Loving the clear winter sky’s recently! Snapped this beauty at Queen Elizabeth Country Park in Horndean earlier this week.
During my thoughts and explorations on the subject of Life and Death I have often thought of hospitals and the role they of course play. Every day people breath their last breath while someone else somewhere is breathing their first.
Over four years ago on the death of my grandmother I couldn’t help but visualise what a beautiful image that scene would have made. The lights were off, only the soft natural light of the evening coming through the window was present. She was laying in the same position I had visited her in only 30 minutes before when she was still alive and had made eye contact with me.
What a beautiful photograph this scene would have made, I didn’t capture it through the knowledge that it would get a mixed response from family members. This lead to the time surrounding the arrival of our new daughter, an empty single room in the hospital was just asking to be photographed, so I did. The interesting thing being that this particular room was in the same part of the hospital that my grandmother had passed away in and a similar position only three floors lower.
The revolving door of life sees time begin and time end, often only meters apart from each other.
There is another element to this story as our new daughter bares the name of my late grandmother ‘Alice’, a deliberate tribute to a strong, very wise and sorely missed women (pictured below meeting my eldest daughter Cleo 7 years ago).
Anyone who has witnessed or experienced child birth will know the toll it can take on the female body. Examples are different but either way it can be a tough but beautiful time. Having witnessed two childbirths I can quite safely say that Women are Heroes. They so often go through the mill for their new family additions and I am humbled to have been a witness so far.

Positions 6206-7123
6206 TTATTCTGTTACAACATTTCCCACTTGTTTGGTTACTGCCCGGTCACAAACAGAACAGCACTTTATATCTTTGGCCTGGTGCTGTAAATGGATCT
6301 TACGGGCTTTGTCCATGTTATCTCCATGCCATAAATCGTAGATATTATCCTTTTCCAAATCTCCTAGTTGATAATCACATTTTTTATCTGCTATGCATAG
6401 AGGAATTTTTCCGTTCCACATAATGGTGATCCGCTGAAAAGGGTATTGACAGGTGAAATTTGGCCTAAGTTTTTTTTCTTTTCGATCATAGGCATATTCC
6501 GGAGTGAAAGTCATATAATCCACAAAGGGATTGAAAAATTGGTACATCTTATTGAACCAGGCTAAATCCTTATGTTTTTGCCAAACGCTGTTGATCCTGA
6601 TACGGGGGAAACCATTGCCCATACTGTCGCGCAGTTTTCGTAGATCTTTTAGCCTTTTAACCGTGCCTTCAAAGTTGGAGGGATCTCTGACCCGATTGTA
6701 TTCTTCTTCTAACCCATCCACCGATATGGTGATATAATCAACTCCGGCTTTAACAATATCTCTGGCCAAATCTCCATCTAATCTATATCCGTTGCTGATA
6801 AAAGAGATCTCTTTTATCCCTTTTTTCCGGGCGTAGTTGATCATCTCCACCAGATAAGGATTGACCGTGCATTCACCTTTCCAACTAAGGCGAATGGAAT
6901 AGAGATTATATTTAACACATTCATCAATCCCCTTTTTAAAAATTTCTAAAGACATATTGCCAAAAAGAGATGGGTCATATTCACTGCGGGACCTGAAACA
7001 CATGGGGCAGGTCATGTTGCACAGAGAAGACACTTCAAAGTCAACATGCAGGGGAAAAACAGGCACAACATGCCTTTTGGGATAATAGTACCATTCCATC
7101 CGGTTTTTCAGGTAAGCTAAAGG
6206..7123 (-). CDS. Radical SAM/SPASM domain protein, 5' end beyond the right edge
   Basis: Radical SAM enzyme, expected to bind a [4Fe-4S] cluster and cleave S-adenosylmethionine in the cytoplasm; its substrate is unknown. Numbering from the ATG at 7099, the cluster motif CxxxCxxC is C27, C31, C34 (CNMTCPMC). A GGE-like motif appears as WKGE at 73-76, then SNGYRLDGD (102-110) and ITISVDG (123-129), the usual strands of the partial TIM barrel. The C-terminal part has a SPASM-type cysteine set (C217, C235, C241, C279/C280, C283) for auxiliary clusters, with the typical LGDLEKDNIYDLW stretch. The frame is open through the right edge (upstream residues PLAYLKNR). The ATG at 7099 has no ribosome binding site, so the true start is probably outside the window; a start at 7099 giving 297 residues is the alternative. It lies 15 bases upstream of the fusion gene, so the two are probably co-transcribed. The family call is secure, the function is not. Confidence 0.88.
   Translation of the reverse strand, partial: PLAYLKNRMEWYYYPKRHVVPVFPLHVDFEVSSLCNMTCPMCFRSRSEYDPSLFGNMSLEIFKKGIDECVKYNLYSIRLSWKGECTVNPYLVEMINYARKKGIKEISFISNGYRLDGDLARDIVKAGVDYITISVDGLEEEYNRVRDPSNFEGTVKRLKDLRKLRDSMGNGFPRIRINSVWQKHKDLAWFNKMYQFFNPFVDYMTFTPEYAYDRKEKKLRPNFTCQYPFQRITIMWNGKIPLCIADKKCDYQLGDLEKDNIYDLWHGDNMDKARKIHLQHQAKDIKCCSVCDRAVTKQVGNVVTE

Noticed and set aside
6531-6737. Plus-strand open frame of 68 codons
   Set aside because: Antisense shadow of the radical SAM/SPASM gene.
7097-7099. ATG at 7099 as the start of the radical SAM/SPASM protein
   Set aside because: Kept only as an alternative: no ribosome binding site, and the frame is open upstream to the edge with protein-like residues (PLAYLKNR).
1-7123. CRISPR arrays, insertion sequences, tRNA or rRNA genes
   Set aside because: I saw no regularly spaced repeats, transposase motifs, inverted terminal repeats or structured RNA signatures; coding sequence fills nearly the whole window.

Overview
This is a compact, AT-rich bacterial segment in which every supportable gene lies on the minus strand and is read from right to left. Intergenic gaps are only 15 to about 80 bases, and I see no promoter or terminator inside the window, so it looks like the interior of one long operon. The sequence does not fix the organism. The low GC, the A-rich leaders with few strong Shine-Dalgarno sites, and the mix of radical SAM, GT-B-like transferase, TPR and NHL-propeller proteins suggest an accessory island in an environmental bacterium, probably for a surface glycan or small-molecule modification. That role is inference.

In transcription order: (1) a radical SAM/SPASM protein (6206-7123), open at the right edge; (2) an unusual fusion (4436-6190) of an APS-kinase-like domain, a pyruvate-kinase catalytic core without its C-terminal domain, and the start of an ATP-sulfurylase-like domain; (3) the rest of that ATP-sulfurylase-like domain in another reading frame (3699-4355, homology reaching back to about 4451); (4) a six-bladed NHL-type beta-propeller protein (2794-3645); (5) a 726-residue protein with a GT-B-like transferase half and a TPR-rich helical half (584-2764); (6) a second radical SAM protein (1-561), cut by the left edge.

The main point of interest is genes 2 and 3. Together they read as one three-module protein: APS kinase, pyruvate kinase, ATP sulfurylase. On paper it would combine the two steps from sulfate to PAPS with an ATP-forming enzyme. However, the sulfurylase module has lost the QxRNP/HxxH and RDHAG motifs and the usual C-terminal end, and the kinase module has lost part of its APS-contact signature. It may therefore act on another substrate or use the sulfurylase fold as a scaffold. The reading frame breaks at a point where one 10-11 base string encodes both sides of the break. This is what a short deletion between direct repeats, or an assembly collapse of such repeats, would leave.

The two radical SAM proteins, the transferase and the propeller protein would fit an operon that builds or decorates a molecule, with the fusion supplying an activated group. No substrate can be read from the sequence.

Below is another image of skin to skin contact between my daughter and Holly.
My second wedding of the year came in the shape of Bret and Liz and was a whole host of fun including; confetti cannons, zip wire skittles, orange shoes and a beautiful VW Camper van. Being fans of my style and approach to photography, Bret and Liz specifically requested a larger amount of ‘reportage’ shots as opposed to staged shots. This is probably one of my favourite ways to photograph people, catching someone mid-laugh provides a genuine smile or a relaxed composure due to being unaware that they’re being photographed.
As photographers we are professional observers of happenings and we have the important job to capture it. Using our images, people look at them and have the sensation of remembrance that they were there.
May Bank Holiday weekend saw the return of my wedding season with the marriage of Tina and Wayne. A church wedding held at the John Pounds Unitarian Church in Old Portsmouth, Hampshire, England.
I always try and look at a wedding from a different perspective, I’m not just a photographer but a thinker on photography and what the photographic image means. The bride was preparing for her big day in the house she had grown up in and so when it came to leave one of the neighbours came out excitedly to see her off. This image made me think about how this now elderly couple had known Tina and her brother since they were babies and the connection between them is a lifelong one that has seen many changes along the way.
For more images and information on how your big day can be captured by me simply visit http://www.weddingsofhampshire.uk